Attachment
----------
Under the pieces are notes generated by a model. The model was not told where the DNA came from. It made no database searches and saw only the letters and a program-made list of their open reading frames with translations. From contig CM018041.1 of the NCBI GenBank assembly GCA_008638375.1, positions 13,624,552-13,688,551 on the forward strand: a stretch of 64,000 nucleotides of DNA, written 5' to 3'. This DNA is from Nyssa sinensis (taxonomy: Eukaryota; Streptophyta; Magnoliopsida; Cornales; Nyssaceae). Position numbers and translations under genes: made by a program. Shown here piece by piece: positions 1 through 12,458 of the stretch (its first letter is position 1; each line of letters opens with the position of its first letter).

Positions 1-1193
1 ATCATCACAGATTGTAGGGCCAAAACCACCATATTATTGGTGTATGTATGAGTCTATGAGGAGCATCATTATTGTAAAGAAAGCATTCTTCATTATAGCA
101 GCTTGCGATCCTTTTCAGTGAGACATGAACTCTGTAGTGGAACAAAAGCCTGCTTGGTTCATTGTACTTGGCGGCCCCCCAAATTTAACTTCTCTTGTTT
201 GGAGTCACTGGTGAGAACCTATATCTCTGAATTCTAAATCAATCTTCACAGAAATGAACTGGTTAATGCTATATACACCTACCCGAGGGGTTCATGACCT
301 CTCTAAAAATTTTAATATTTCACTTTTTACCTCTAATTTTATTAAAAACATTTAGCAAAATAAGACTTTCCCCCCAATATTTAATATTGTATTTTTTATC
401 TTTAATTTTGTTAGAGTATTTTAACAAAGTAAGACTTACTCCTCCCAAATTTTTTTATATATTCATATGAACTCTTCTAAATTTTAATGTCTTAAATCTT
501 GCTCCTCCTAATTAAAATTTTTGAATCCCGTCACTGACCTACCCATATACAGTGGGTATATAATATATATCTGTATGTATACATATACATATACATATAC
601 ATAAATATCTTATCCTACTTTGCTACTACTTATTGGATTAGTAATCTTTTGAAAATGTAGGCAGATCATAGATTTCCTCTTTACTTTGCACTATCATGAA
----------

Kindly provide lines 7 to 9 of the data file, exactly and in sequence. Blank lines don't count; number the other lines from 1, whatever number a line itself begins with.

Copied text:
401 TTTAATTTTGTTAGAGTATTTTAACAAAGTAAGACTTACTCCTCCCAAATTTTTTTATATATTCATATGAACTCTTCTAAATTTTAATGTCTTAAATCTT
501 GCTCCTCCTAATTAAAATTTTTGAATCCCGTCACTGACCTACCCATATACAGTGGGTATATAATATATATCTGTATGTATACATATACATATACATATAC
601 ATAAATATCTTATCCTACTTTGCTACTACTTATTGGATTAGTAATCTTTTGAAAATGTAGGCAGATCATAGATTTCCTCTTTACTTTGCACTATCATGAA